OK, so the Warriors lost to the Storm last night – but it’s unlikely many would’ve predicted that it would only be one point. Fewer still would have said that it would go down as one of their best defensive performances in a long time, and that it would be on the back of a guy playing in his debut first grade game.
But if you didn’t know who Patrick Herbert was before last night, you do now. The 22-year-old from Whakatane put in a 17-tackle shift in the Warriors’ 13-12 loss to the Storm in Melbourne in the two sides’ annual Anzac Day clash, and drew praise from even the notoriously biased Australian TV commentators.
It’s the second successful entry into the big time by a new Warriors signing this season, after Adam Keighran’s 16 point game in round one. But while that game was against the lowly Bulldogs, Herbert faced the top-of-table and reigning NRL premiers on their home patch.
Herbert, who was called in as a late replacement for Solomone Kata this week, has spent the beginning of the 2019 season with the Warriors’ Canterbury Cup NSW (reserve grade) side. The centre signed with the club after having an impressive season for the St George-Illawarra reserves last year, but found his path blocked to first grade in Sydney blocked by a stacked Dragons backline containing the likes of Tim Lafai, Euan Aiken and Matt Dufty.
So far this season, he’s scored four tries for the Canterbury Cup side, including two in the space of five minutes against Penrith that snatched a late win in round four.
After growing up in Whakatane, Herbert was schoolboy rugby union star whose talent was too good for the powerful St Kentigern College 1st XV in Auckland to ignore. The school, which has an often notorious reputation for drawing in some of the best talent from around the country, elevated Herbert’s status far enough that he was attracting interest from NZ Super Rugby sides. However, he signed with the Dragons in 2015 and has spent the last three seasons trying to crack into the NRL. He was selected for the Junior Kiwis in 2016 and 2017.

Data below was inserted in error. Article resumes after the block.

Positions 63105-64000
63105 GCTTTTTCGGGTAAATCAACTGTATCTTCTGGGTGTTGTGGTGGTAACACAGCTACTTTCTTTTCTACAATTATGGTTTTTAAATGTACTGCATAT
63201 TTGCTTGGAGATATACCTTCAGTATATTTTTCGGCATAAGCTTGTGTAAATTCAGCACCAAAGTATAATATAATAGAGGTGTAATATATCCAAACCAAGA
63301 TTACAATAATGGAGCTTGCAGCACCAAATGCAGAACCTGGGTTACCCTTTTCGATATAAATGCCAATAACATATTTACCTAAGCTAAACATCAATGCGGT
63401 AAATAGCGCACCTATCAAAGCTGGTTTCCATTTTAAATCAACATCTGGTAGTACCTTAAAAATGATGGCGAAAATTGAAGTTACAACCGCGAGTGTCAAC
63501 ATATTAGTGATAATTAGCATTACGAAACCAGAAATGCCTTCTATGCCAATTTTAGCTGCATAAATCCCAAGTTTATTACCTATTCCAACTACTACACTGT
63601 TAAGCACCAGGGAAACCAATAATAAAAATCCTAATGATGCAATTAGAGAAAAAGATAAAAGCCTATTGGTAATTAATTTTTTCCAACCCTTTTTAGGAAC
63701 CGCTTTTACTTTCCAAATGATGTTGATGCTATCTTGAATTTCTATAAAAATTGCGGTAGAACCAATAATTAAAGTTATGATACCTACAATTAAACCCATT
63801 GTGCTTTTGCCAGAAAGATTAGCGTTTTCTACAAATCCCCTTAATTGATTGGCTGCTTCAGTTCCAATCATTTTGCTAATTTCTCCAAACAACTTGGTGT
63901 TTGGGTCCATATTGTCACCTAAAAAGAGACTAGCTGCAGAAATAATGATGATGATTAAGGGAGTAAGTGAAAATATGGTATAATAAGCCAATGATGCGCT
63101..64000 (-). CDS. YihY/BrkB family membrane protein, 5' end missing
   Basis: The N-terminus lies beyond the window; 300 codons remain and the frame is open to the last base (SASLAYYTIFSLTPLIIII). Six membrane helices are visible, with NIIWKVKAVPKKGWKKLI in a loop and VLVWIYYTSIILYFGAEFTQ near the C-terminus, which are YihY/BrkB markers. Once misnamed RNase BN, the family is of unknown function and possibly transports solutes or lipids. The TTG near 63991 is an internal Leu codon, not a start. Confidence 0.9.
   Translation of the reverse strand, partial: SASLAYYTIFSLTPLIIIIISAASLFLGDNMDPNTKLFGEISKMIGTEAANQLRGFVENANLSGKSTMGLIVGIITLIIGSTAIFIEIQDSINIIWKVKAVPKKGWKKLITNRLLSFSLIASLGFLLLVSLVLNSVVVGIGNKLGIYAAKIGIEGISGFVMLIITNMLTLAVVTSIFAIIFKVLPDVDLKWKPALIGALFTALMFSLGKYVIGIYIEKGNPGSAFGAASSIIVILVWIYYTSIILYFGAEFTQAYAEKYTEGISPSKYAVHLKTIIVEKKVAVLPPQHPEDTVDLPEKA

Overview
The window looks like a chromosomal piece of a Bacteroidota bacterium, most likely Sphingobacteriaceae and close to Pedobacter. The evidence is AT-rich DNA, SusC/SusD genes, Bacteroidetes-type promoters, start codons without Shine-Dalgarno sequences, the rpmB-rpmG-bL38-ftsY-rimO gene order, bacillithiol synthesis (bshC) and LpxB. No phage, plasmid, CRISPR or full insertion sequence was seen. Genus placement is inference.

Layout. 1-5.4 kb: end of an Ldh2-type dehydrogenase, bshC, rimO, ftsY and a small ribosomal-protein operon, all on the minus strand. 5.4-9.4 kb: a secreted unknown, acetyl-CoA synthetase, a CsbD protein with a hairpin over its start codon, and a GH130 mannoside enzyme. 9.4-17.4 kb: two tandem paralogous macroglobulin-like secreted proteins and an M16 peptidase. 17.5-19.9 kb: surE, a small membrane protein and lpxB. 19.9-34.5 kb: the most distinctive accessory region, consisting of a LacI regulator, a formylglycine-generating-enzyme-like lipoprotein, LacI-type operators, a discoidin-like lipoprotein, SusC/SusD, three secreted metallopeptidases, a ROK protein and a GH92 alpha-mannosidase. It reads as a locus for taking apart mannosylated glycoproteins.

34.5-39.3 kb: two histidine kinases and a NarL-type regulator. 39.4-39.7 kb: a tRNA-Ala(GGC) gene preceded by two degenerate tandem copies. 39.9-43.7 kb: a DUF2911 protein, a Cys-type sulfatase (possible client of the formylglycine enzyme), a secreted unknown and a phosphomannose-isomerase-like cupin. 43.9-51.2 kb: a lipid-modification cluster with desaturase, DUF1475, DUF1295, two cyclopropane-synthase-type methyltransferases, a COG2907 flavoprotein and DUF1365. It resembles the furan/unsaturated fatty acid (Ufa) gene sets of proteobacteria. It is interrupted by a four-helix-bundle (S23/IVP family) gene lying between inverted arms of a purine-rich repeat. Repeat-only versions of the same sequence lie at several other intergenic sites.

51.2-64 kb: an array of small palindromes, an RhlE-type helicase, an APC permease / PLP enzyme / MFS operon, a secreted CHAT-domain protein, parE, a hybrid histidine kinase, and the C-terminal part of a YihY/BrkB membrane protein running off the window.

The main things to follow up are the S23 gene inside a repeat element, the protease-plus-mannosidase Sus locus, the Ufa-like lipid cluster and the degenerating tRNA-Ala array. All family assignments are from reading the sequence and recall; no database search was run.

For the Warriors, a stunning game like that means it was worth the wait. It will also probably be giving the man he replaced a reason to look over his shoulder. Kata’s defensive frailties have been a serious criticism of his game since his debut in 2015, but his 46 tries in 93 appearances have seen him become one of the club’s highest profile players.
Ironically, after a very challenging week in which the Warriors were written off by everybody and then threw in a confusing line up change late in the piece, the loss to the Storm will be one of the few that won’t be met with a serious public and media backlash. Defensive efforts like the one last night deserve respect, and long-suffering Warriors fans will be hoping this is the start of a new attitude in an up and down 2019 season so far.